For us, the most bluntly disturbing part of the article is not the beginning, in which Geraty's roommate eats unconsecrated wafers as a snack food, but the end, when Geraty describes in passing something called the Chasid Cup:
The online promotions for the Chasid Cup show the hermetically sealed container with a shot of grape juice and an individually wrapped Communion wafer against a purple background with slick font and a tantalizing picture of grapes reminiscent of juice advertisements.
We've heard of this monstrosity, but assumed it was something used by Baptists or community churches or ... well, somebody like that. But the following sentence reduced us to tears, and then prayer, and then tears again:
The product is billed as a sanitary and convenient alternative to conventional methods of serving communion, with sales growing, according to one church goods importer, primarily in the Lutheran market.
Oh, please, no. Please, please, please no.


Anonymous said...

It sounds like something that would make a mess and would produce a lot of waste; plus, you're paying for a lot of useless packaging. Isn't the communion wafer specially made so that it's really dry and won't spoil? They can be kept in an aluminum or plastic box for months and won't get moldy, isn't that why they're so wafer-y?
There's probably enough alcohol in the wine to kill off the germs you get from using one cup-and you can always dunk, can't you? Don't you offer that option?

Father Anonymous said...

Yes on all counts. The Snack-Pack communion ware isn't just an offense against tradition, common sense & God, it's also environmentally irresponsible.

Protected in their packaging or a tightly-lidded box, communion wafers rarely spoil (although they are easily broken). Baked loaves of real bread do spoil, and rarely survive refrigeration well, which is one of their practical liabilities -- easily overcome, but it does need attention.

As for bacteria ... well, yes. Wine (especially a strong one like port, and apparently especially in conjunction with a gold chalice) has a mild antiseptic effect. Add that to some wiping of the chalice rim and you're fine. It's certainly cleaner than little glass cups that have been handled by who-knows-how many-people on their way to the altar.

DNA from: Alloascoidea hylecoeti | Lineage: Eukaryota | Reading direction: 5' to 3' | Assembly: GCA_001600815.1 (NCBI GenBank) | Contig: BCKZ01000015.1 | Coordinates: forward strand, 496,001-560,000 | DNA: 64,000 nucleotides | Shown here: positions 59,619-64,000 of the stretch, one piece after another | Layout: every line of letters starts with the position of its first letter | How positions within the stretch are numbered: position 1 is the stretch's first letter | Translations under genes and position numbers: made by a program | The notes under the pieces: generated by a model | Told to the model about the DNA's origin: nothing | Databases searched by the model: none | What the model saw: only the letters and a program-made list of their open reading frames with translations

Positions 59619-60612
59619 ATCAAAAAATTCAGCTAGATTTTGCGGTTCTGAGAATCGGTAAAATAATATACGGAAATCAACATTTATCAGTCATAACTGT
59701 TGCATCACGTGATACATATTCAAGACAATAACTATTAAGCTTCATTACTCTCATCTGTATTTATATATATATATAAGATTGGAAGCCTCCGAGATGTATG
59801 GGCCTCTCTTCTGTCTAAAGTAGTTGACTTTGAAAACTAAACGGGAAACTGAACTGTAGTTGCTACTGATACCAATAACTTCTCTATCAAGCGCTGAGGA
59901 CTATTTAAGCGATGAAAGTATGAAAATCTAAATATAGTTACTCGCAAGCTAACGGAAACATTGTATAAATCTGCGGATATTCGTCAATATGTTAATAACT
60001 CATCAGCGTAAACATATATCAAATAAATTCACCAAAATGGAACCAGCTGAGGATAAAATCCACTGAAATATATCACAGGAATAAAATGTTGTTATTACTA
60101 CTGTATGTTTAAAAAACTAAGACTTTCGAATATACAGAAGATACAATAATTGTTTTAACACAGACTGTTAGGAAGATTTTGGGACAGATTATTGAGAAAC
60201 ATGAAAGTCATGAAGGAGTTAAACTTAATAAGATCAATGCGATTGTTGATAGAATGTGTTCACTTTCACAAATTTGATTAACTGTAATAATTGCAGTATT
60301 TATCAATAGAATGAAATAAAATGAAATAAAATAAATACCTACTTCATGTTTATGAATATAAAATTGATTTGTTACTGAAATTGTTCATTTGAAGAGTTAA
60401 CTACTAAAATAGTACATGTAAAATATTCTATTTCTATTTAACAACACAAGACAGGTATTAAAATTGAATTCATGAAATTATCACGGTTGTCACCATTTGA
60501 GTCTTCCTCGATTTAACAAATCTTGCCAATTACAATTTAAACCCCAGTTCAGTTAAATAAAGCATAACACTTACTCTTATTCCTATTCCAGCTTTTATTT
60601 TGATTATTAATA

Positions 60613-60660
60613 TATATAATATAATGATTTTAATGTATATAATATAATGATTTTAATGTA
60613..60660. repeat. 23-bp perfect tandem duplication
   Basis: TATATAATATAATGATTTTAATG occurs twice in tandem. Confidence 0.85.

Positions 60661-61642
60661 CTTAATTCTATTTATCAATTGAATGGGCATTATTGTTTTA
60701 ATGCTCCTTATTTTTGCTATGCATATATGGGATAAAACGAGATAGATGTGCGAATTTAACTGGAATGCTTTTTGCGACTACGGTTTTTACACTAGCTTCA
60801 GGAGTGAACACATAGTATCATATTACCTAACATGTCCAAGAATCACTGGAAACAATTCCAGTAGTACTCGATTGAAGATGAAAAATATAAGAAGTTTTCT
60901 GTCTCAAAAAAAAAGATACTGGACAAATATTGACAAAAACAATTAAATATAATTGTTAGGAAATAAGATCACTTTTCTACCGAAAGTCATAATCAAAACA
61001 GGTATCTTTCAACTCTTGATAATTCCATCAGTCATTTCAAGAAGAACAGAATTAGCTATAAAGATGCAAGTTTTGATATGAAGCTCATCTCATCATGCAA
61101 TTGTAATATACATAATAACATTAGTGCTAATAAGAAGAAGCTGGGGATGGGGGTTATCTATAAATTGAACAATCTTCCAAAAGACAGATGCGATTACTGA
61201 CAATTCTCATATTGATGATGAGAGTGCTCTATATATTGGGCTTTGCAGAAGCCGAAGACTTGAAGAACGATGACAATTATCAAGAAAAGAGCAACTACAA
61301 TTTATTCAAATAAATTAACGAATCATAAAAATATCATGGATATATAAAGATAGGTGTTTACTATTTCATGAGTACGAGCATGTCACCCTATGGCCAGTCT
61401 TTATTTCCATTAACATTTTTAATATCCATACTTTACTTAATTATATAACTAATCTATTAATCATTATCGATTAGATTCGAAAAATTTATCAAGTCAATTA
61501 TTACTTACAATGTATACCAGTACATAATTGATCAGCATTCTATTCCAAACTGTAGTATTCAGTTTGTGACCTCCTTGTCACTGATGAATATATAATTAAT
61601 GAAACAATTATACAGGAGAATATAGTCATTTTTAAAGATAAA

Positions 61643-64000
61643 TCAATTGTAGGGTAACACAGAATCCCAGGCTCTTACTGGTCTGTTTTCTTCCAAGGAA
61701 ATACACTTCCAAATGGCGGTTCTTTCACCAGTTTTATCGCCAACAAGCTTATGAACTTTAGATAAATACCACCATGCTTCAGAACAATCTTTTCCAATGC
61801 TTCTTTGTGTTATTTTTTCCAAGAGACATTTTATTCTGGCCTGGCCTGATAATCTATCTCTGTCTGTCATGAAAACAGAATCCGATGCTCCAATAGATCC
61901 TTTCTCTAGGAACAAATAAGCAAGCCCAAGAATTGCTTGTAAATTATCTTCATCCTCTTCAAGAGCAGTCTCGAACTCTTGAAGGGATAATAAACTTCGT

Intinction, though, is often overrated. Well, sort of. The problem is that many churches actually offer auto-intinction, in which the worshipper him- or herself sips the bread into the wine. For this to be clean, the worshipper needs to have extremely clean hands. This is unlikely, especially after the extensive handshaking typical of modern liturgies.

On the other hand, traditional intinction was performed by the celebrant, who placed the dampened wafer onto the tongue of the communicant. It is cleaner, if -- and only if -- the celebrant has washed his or her hands within the last few minutes (i.e., in the lavabo rite, which is quite rare), and avoids the tongues of the various communicants (easy enough, but accidents happen).

Honestly, I don't worry about this stuff very much. It's a weird modern American anxiety, completely disproportionate to any real danger. Regular communicants don't seem to get colds at a higher rate than non-communicants. I don't like the traditional method because it's cleaner; I like it because it's traditional.

mark said...

Please note that we have heard reports that for many, many years the bread used in two congregations often visited by Pater A were lovingly produced by the hands of his aunt and grand-aunt. Despite any real or imagined difficulties with crumbs, those loaves are much preferred by this writer.

Anonymous said...

just as twinkies & wonder bread go belly up, we get the chasid cup!! woo hoo. kc